GPS Golf Range Finder Review Articles and Overview

Do you think you might want a GPS golf range finder? Do you need some information about these devices before you decide? If so, you’ve come to the right page of our website. We’ll give you some general information about what these units are, how they work, how they can help your game, and how they might even make playing more fun.

First, a bit of clarification is in order. There are golf GPS devices, and there are golf rangefinders. But, although many people use the term, technically there isn’t any such thing as a “GPS golf range finder.”

Golf rangefinders don’t use the Global Positioning System (“GPS”) satellite network, but a golf GPS device (what some people call a “GPS golf range finder”) does. A golf GPS unit compares your precise location on the course (established by a GPS satellite) with a pre-programmed, internal database of the positions of specific course features (like the location of a hazard or the green, for example). In contrast, golf rangefinders operate by aiming a beam of light onto a specific object and measuring how long the light beam takes to bounce back. They then use the elapsed time to calculate the distance to that object. Some golf rangefinders are even able to display how much of an elevation change exists between the golfer and the target object.

So, technically, the term “GPS golf range finder” is inaccurate. I think I get what you mean, though – you’re probably looking for a golf rangefinder that uses the GPS system. If that’s the case, our site has a page with an overview of these helpful devices, and we review several specific golf GPS systems on other pages of this site. I don’t think you want me to repeat that information on GPS golf range finders here, so I’ll use this page to focus on the type of golf rangefinders that use a beam of light.

These golf rangefinders are the traditional type – the ones golfers used (or tried to use) for years before golf GPS systems came out. I say “tried to use” because they always seemed tricky. I never got the hang of them (my hands shook too much and threw off the reading, or I didn’t have a line of sight to the target I wanted), although I’ve played with a few people who have used them for years and they say they’ll never switch to one of the new-fangled golf GPS devices.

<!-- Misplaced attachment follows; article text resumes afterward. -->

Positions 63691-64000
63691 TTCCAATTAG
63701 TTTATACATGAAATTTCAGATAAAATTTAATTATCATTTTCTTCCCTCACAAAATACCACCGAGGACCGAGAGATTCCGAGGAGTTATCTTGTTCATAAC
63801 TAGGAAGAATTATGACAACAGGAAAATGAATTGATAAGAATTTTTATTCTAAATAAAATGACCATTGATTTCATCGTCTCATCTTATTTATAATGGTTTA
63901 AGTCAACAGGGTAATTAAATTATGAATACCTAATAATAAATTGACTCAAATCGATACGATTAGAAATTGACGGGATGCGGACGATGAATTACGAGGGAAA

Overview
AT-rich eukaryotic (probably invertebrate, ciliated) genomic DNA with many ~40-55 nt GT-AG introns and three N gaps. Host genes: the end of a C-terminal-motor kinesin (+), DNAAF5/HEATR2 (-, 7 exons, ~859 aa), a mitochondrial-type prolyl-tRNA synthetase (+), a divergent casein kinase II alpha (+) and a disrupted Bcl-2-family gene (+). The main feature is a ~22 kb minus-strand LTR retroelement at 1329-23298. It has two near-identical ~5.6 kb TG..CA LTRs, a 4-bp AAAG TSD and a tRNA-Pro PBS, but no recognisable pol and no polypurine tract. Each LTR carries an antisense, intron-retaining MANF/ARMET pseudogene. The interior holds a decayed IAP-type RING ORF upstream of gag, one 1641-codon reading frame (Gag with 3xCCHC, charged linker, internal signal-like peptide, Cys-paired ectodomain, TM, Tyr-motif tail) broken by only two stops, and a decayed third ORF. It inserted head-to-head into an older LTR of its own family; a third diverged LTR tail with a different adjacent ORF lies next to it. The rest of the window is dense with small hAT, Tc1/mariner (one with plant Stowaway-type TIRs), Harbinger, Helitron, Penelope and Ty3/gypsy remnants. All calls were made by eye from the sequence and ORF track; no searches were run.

Today’s golf rangefinders are better than the older units and use a laser beam instead of a regular light beam. You aim the rangefinder at your target (the flag, for example), push a button to activate the unit, line up the red dot with your target and – voila! You have the exact distance to the target. They’re said to be much more precise than a GPS golf system, and as long as you can see your target they let you measure the distance to absolutely any object on the golf course.

Although there are some exceptions, most GPS golf systems only let you measure the distance to certain specific features on the course. In addition, most GPS golf systems won’t give you the precise distance to the actual flag position like a rangefinder can – GPS golf units just tell you the yardage to the front, middle and back of the green.

Golf rangefinders do have their drawbacks in addition to their advantages. For example, you won’t be able to aim the laser beam at a target you can’t see. So, if a creek is beyond the crest of a hill, you won’t be able to use a traditional rangefinder to know the yardage needed to clear the creek. The hill blocks you from seeing the creek, and it blocks the laser beam. GPS golf range finders don’t have that problem.

Other than that, these things can be handy. Your fairways may have yardage markers every 50 yards, but they can’t help you much if your ball is 100 yards wide right. A GPS golf range finder or a laser-style golf rangefinder can help you out in that situation. But, the laser-style can also tell you the exact distance to the flag, not just the approximation you get from a GPS golf range finder.

Knowing how far you need to hit the ball cannot only lower your scores – it can make the game more fun because you know you’re pulling the right club. A good GPS golf range finder – or a laser-style rangefinder – can be like having a good caddy on your bag. And, a good GPS golf range finder – or the laser type – can help deter slow play. Here’s the bottom line: there’s a strong market for the GPS golf range finder as well as the traditional type.

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